Extended Program Description
The program is directed by Ms. Deena Mansour, Ms. Kelsey Stamm Jimenez, and Ms. Shanti Johnson at the Maureen and Mike Mansfield Center. Please contact Shanti for any questions related to this program.
Deena has worked in the field of international exchange since 1990 and at the Mansfield Center since 2009. She has managed a number of State Department exchange programs and worked directly for the State Department as a diplomat, living in Southeast Asia for four years and traveling extensively throughout the region. She has degrees in international relations, economics, and public administration.
Kelsey is in charge of the daily management of international exchanges. From establishing international partnerships, to program development, participant recruitment and selection, to program implementation and reporting, Kelsey manages all details of international exchange programs. In addition, she is responsible for evaluation of programs managed by the Center. She first got her start in international development during her time as a Peace Corps Volunteer in El Salvador, where she worked with local government, community groups, and youth to strengthen civic participation and improve local services. Kelsey spearheaded a youth group to provide kids with an outlet to escape gang membership and violence, and worked with an international NGO to distribute fuel-efficient cookstoves throughout the municipality of 10 rural villages. Upon her return to the U.S., Kelsey worked for an international conservation education NGO, where she was in charge of grant writing and outreach.
Shanti spent three years deeply entrenched in studying the impacts of climate change in the Mekong Delta of Vietnam. Now, she has broadened her scope to covering the work of youth leaders, scientists and professionals around the world. Her passion is helping people connect in sharing information, ideas and inspiration to effect positive change. Shanti has degrees in environmental science & natural resource journalism, and political science with an emphasis in environmental policy.
Foreign and domestic partners are integral to the success of the program in terms of facilitating participant selection and local program development.
• Promote mutual understanding and lasting partnerships between emerging leaders from foreign countries and the U.S. While the program focuses on 32 participants from Burma/Myanmar, Cambodia, Laos, Thailand, and Vietnam and at least 12 participants from the U.S., the program is designed to have a ripple effect to promote such benefits throughout engaged organizations and communities.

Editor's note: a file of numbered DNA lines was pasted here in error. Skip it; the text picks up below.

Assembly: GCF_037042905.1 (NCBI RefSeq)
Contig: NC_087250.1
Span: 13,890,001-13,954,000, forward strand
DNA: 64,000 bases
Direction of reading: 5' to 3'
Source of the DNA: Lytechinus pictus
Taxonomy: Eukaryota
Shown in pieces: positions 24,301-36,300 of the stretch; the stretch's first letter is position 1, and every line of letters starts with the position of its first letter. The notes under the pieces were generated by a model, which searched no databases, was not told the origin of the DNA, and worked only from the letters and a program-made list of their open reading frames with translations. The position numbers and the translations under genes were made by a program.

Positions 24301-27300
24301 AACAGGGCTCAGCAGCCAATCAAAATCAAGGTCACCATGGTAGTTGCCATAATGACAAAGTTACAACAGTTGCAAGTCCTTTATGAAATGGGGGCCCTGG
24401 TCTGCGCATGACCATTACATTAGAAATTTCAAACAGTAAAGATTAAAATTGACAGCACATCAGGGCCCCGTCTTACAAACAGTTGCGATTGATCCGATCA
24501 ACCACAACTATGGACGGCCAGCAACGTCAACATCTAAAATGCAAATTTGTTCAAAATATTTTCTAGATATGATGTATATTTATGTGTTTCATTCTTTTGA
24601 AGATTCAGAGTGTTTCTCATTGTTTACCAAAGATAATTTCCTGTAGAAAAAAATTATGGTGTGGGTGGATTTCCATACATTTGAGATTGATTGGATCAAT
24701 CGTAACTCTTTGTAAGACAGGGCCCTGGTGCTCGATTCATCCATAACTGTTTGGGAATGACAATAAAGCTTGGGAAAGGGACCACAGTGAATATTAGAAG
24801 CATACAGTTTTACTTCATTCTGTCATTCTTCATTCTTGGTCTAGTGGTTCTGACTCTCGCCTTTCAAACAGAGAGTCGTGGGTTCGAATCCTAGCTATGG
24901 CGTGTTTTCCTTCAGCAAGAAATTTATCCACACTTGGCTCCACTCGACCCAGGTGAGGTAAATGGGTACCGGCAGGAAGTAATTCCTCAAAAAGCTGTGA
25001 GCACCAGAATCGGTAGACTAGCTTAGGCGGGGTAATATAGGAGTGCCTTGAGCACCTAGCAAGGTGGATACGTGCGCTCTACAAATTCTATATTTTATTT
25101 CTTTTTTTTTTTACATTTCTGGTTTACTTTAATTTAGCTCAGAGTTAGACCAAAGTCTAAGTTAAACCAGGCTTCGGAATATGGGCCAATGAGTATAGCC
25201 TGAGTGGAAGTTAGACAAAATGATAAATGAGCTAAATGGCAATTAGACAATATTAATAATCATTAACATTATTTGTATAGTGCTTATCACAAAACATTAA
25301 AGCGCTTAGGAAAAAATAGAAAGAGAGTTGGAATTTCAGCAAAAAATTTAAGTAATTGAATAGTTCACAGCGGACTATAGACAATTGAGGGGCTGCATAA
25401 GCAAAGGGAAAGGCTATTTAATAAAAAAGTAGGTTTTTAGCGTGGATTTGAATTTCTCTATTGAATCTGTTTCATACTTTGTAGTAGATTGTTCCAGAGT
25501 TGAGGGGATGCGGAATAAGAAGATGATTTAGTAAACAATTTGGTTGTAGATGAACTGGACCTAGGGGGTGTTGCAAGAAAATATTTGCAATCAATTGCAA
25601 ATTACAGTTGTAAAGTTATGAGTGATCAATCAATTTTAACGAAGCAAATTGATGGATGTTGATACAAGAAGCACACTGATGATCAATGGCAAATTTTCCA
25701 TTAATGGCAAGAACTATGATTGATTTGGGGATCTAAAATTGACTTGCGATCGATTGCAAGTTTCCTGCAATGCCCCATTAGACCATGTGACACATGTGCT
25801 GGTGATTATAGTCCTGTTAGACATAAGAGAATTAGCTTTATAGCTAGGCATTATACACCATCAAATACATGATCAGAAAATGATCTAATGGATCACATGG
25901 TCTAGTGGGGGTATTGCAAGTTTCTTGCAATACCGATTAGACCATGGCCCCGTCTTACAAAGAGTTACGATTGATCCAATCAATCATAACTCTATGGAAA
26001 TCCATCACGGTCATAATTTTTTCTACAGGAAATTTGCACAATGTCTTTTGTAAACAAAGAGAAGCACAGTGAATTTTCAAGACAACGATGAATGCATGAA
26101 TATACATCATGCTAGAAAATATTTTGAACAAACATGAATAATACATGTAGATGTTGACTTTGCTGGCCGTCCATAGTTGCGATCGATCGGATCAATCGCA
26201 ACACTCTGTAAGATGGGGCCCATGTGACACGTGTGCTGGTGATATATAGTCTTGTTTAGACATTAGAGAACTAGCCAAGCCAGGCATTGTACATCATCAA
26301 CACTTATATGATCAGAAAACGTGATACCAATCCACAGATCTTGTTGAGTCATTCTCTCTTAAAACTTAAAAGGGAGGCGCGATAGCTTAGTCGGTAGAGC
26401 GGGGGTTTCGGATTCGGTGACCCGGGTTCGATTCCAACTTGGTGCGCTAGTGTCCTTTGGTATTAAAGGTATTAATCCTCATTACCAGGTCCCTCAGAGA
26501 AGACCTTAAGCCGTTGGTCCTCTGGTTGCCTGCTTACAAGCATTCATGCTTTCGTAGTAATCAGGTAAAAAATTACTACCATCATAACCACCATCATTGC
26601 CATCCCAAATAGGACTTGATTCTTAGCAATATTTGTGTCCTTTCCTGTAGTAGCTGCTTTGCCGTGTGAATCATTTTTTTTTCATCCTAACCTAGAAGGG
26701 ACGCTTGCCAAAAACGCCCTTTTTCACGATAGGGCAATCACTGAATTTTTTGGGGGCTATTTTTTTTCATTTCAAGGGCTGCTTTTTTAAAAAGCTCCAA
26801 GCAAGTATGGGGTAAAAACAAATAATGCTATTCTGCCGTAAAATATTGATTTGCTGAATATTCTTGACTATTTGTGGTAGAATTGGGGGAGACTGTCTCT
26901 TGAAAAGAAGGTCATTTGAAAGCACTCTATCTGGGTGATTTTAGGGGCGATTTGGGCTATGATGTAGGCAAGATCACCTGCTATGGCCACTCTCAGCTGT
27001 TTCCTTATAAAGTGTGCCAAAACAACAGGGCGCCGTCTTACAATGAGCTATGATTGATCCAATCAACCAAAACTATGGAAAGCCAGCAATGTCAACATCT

• Provide opportunities for foreign and American emerging leaders to collaborate and share ideas, approaches, and strategies regarding pressing challenges.
• Enhance leadership and professional skills for both foreign and American Fellows to encourage positive change in their workplaces and communities.
• Build a global network of like-minded professionals.
The program is designed to bolster the leadership and professional capabilities of both the Southeast Asian and U.S. participants. Note that all costs of transportation, food, and lodging are covered by the program, though there is no funding available for salaries or honoraria for participants. There is also no funding available for host expenditures in their home country (i.e. lodging, transportation, meals, or ticket costs incurred during the course of hosting the counterpart).
Southeast Asian Participants
Traveling to the U.S.
While the centerpiece of the U.S. program will be a Fellowship placement for each participant, the program offers a practical, multi-dimensional approach to cultivating professional development through a series of speakers, workshops, and field trips that will address shared issues in enhancing leadership. It culminates in the development of an Action Plan, whereby each Southeast Asian participant will address a key issue in his/her organization, based on what each Fellow learns during the program and with the support of the U.S. participants.